Let’s target using the s3:PutObject action, which causes the security policy to evaluate every time an object is put in a bucket. Remember to think of the actions in step two as something you want to evaluate. Think broadly in terms of “get, put, read” and so forth. The actual security test is separate, which leads us to step three.

Secure is a Condition

Now we need to determine if that action is being carried out in a secure way. Let’s keep to the example of preventing unencrypted objects in an S3 bucket. Evaluate the put action by adding a Condition clause. A condition will determine if the policy will be applied. It’s the deciding factor of when to allow or deny that PutObject from before.

The condition is the “test” or “check” that the action must pass, or else it will be denied. Bool defines the type of test (as in Boolean Logic). Just think of it as asking a simple Yes/No question, which the computer will read as True/False.

Lastly we use the condition to check if the action should be allowed (e.g. only allow secure uploads). Really it’s the key question to our decision, so it’s no wonder these rules or tests are called condition keys. We wanted server side encryption so the key is s3:x-amz-server-side-encryption. To bring it all together, we’ve now created a condition test that is bool and evaluates if “s3:x-amz-server-side-encryption”: “false”.

Looking Back

Let’s think through our logic backwards now from each of the 3 previous steps and see how it sounds if we translated it back into plain English.

  • “s3:x-amz-server-side-encryption”: “false”
    • “When there is no server side encryption on an S3 bucket…”
  • “Action”: [ “s3:PutObject” ]
    • “… and there’s a request to put an object in that bucket?”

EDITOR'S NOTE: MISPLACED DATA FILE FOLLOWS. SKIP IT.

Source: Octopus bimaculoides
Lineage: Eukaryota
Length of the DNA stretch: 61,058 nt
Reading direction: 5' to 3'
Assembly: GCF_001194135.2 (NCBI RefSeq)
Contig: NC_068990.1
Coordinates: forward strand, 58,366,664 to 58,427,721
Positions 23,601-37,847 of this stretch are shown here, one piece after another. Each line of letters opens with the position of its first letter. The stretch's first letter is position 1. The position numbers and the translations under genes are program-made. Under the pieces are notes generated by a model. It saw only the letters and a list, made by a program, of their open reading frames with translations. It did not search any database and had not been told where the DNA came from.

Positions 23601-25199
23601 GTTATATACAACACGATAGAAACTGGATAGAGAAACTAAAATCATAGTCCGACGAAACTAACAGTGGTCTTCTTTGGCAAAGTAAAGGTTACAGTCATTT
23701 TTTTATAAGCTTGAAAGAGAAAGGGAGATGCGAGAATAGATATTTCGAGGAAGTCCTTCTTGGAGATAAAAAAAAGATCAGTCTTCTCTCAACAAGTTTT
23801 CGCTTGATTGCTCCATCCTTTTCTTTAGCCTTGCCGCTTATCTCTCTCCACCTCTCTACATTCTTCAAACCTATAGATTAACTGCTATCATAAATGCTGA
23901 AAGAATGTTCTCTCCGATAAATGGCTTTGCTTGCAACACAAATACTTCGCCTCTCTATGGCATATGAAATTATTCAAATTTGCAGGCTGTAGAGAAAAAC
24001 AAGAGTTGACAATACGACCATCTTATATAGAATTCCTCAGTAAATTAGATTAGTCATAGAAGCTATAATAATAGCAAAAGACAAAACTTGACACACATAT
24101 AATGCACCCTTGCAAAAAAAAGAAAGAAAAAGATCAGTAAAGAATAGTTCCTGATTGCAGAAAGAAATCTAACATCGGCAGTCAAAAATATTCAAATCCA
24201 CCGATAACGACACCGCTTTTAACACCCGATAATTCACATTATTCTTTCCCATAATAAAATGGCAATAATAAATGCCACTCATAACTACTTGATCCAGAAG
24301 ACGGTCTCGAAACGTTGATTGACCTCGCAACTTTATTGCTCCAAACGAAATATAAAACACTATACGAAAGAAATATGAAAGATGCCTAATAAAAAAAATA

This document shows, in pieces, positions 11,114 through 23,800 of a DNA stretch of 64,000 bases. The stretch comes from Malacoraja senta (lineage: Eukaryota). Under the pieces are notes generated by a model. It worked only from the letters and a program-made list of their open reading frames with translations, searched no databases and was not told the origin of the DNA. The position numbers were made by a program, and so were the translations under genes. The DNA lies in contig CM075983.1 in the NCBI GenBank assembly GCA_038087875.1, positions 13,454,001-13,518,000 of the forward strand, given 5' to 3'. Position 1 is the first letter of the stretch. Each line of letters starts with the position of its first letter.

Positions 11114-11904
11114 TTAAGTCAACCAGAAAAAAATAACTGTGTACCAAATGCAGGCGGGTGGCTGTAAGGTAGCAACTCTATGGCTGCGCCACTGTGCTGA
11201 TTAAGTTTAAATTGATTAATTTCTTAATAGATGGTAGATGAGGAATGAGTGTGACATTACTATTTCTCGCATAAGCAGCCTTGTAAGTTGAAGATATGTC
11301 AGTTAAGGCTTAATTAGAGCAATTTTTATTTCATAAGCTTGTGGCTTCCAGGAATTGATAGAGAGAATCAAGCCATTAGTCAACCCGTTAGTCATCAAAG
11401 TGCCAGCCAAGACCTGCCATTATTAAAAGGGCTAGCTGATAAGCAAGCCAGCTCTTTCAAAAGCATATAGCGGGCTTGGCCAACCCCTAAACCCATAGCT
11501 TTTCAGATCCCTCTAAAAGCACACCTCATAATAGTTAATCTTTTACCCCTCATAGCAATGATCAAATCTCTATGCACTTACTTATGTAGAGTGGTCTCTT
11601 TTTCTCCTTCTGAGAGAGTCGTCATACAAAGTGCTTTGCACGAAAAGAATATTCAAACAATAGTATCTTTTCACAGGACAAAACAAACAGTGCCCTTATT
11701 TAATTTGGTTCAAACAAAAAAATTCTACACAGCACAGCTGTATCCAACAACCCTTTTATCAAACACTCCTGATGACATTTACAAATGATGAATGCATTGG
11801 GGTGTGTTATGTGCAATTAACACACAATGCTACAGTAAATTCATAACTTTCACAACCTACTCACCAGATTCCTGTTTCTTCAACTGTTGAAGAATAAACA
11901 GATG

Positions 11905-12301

• “Effect”: “Deny”
    • “We deny that.”

It’s clear what the policy is saying when we break each piece out. For the whole picture, here’s the policy in JSON:

{
    "Version": "2012-10-17",
    "Statement": [
        {
            "Sid": "S3ObjectEncryptCheckSCP",            
            "Effect": "Deny",
            "Action": "s3:PutObject",
            "Resource": "*",
            "Condition": {
                "Bool": {
                    "s3:x-amz-server-side-encryption": "false"
                }
            }
        }
    ]
}

You could also read it top down as “We deny any requests to put objects to S3 buckets that do not have server side encryption.”

Conclusion

Your next steps are simple. Start by picking a service you want to secure. Decide which action you want to evaluate. Then pick the condition key to evaluate for. You can do all of this very easily through the Visual Editor in the console, or through IaC such as Terraform or CloudFormation.

If you need a helping hand with securing your cloud environment, contact us! We’re working with everyone right now, from literal startups to global conglomerates. We’re also putting together guides for step-by-step instructions on how to secure common services. Let us know if you’re interested and we can send you an alert when they’re published.

Cheers,

- John Porter


The information presented in this article is accurate as of 5/5/2022. Follow the ScaleSec blog for new articles and updates.